There are two bills focused on towing practices with potential impact on common interest communities. The first, HB925, imposes a 48-hour advance notice requirement with posting on a vehicle for towing for certain reasons within multi-family properties. Amendments were passed to the original bill which expressly exempted common interest communities from being subject to these requirements. However, HB959, effective July 1, 2024, could impact common interest communities towing practices and parking policies. Specifically, HB 959 expands localities’ existing statutory authorities to enact laws requiring property owners to give advance authorization for any tow from private property, and such cannot be achieved by contract alone with a tow operator. This could make roam towing more difficult, as it will require an express approval for tows, if an association is located within a locality which enacts an ordinance requiring advance authorization. It is always important for associations to review local ordinances related to towing practices, such as related to signage and authorization requirements when reviewing parking policies or towing contracts.


Two significant bills that were not passed and we anticipate will come back in 2025 are HB 214 and HB528.  HB214 amends Va. Code § 54.1-2347 and Va. Code § 60.2-210.  The amendments create a presumption of independent contractor status for residents providing bookkeeping, billing or record keeping services for a common interest community. The bill also exempts common interest communities with these arrangements from falling under the definition of “employer” for purposes of the Virginia Unemployment Compensation Act. Governor Youngkin vetoed this bill and recommended the legislature revisit the issue in 2025. HB528 is legislation intended to protect owners’ rights to install “managed conservation landscaping” upon their lots and was not passed with an anticipated return in 2025.  This legislation is conservation minded with an eye towards promoting natural growth and eco-friendly landscaping practices. This legislation looks similar in some ways to prior solar panel legislation in that it states that, unless expressly authorized in the declaration, associations cannot prohibit an owner from installing managed conservation landscaping upon their lot. 


The difficulty with this legislation is that no existing declaration is likely to have an express reference to this newly defined term, “managed conservation landscaping” and therefore almost all associations in existence at the time of the enactment of the legislation would be prevented from prohibiting this landscaping without a membership approved amendment to the declaration.  Opponents to the bill consider the legislation to be an avenue for possible abuse for persons looking to neglect their yards or encourage inappropriately overgrown or wild growth with negative impacts on neighbors.  Opponents also view the bill as gutting one of the primary authorities of many associations, which is to regulate proper landscaping care and maintenance, the scope of which can vary from community to community based on a variety of factors such as size of yards and urban v. rural landscape. The bill does include a specific definition of “managed conservation landscaping" and notes that it " does not include turf grass lawns left unattended for the purpose of returning to a natural state.” The bill also provides that associations may establish reasonable restrictions concerning the management, design, and aesthetic guidelines for managed conservation landscaping features.  However, the bill limits what is considers a reasonable restriction by providing that a restriction shall be deemed to be unreasonable if such restriction (i) significantly increases the cost of managed conservation landscaping, (ii) significantly decreases the efficiency or viability of managed conservation landscaping, (iii) requires cultivated vegetation to consist in whole or in part of turf grass, (iv) requires the inclusion of any invasive species, (v) prohibits managed conservation landscaping from being used in the front or visible areas of a property, or (vi) limits the use of managed conservation landscaping to a percentage of the owner's property acreage.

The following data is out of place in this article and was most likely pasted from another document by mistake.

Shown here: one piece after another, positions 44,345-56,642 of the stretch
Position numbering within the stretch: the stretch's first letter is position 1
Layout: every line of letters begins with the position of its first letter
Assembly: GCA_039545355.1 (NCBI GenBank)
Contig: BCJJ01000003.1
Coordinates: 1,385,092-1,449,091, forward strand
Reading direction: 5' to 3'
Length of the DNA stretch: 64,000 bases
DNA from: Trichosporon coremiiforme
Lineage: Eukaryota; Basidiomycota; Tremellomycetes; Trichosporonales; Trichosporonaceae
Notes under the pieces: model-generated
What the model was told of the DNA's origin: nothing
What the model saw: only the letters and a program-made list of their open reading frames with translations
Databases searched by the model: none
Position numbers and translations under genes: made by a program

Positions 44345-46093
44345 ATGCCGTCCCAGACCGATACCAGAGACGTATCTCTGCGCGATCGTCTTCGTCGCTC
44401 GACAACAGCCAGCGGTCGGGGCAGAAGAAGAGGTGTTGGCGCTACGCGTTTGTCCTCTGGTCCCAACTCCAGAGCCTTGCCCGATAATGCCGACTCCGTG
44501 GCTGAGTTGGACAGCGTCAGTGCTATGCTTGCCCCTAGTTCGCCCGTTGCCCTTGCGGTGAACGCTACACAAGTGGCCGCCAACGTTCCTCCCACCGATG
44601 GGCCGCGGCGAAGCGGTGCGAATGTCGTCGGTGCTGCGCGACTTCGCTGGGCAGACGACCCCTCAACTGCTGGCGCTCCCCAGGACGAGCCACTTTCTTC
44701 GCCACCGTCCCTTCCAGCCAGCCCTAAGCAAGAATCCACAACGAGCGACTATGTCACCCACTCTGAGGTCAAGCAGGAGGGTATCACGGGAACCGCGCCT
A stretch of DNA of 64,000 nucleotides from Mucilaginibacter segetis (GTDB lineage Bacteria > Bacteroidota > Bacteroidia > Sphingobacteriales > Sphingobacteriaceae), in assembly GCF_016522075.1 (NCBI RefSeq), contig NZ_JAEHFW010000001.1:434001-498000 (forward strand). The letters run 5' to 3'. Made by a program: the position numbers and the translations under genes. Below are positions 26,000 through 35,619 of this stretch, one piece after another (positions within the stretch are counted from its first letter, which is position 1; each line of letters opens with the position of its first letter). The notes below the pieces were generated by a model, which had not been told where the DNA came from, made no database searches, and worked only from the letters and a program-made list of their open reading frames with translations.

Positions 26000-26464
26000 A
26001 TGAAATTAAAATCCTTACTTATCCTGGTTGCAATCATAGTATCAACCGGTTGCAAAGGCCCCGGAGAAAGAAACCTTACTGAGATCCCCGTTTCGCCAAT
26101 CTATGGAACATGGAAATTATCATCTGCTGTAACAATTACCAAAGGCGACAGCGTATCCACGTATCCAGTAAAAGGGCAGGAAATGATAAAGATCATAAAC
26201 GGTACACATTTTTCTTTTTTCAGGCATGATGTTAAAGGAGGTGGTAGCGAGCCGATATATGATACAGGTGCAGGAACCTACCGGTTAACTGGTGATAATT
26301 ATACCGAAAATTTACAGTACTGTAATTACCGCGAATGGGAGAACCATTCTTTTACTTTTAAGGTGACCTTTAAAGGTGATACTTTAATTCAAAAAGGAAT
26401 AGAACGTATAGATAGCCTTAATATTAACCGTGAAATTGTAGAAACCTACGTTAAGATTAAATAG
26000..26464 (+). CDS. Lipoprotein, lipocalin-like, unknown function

We understand that the changes in the law for 2024 are extensive any will impact the operations of most of our community association clients. We are happy to help you to navigate these new laws. If you have any questions or would like our assistance, please do not hesitate to contact your Rees Broome attorney.